Language/Crude Humor: There is one mention of the word “Hell” and a vast amount of great meta-humor the series is well known for, but nothing crude or inappropriate.
Sexual Content: N/A
Drug/Alcohol References: N/A
Spiritual Content: It is difficult to delve into spiritual themes without talking about plot points, but there are some great spiritual analogies that can (and will) be pulled out from The Force Awakens. I also do want to add that the theme of “the Force” in the Star Wars films is one that shares similarities with Eastern religions and not consistent with the Biblical worldview on a whole. Please do exercise discernment when trying to pull out theology from the film.
Negative Content: One can view the Dark Side of the Force as a negative aspect of the film since it is a power that is acquired by performing evil acts, but never glorified.
Positive Content: Star Wars has always been a story of self-sacrifice, heroism, love, and forgiveness. The Force Awakens continues this trend by keeping it as family-friendly as possible, but also catering to the more mature fans of the series.


So, how is Star Wars: The Force Awakens, you say? Well, it’s good–in fact–it is very good. While I do not want to go too much into plot in an attempt to keep your viewing experience as fresh as possible, the only thing I will mention is that this film begins a full twenty-nine years after the Battle of Endor in Return of the Jedi. Yep, that’s all I want to go into.
After taking much time to think about whether I should give a quick summary of The Force Awakens to give the reader some sort of context, I decided in my best judgment to not even mention the plot at all. This is because as soon as the infamous yellow letter crawl goes up on screen, we’re already given plenty of info worth pondering about in itself.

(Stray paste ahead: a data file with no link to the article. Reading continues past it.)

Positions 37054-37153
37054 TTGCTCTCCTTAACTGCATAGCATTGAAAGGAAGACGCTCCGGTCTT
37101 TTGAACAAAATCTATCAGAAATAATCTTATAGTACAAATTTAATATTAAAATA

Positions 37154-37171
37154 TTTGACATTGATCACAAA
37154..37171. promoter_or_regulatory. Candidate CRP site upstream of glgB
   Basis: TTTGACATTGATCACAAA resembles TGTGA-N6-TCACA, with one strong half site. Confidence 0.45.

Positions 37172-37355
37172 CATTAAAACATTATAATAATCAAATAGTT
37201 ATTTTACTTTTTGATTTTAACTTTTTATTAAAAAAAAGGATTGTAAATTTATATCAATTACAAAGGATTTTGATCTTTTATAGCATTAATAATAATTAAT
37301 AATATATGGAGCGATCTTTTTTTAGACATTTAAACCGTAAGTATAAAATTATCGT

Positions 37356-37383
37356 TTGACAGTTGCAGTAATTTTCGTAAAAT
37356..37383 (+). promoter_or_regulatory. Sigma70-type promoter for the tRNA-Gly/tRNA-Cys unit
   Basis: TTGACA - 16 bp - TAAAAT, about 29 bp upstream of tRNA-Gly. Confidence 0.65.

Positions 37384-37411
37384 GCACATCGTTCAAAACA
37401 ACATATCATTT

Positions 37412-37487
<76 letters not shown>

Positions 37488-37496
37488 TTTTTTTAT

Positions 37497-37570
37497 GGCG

However, as much as I would love to discuss the plot of the film (and trust me, there is PLENTY to talk about), I would like to focus this review on the actual presentation of the film. At a budget of 200 million dollars and legions of devout fans, The Force Awakens has a lot to prove. Thankfully, it does just that due to JJ Abrams focused direction.
Abrams is famous for being show-runner on cult TV series’ Alias and Lost and for directing the first two movies in the Star Trek reboot. Here with The Force Awakens, Abrams plays a similar role, albeit one with thousands of tons of pressure on his shoulders. There were truly a lot of balls being juggled here.
See, TFA works not only as the next big entry in the beloved franchise, but it also is a series reboot of sorts. When Disney bought LucasArts back in 2012 for a whopping $4 billion dollars, they managed to acquire Star Wars along with the purchase. From here came the idea of revitalizing the franchise by releasing a film based in the same SW universe every year beginning with the one we see now.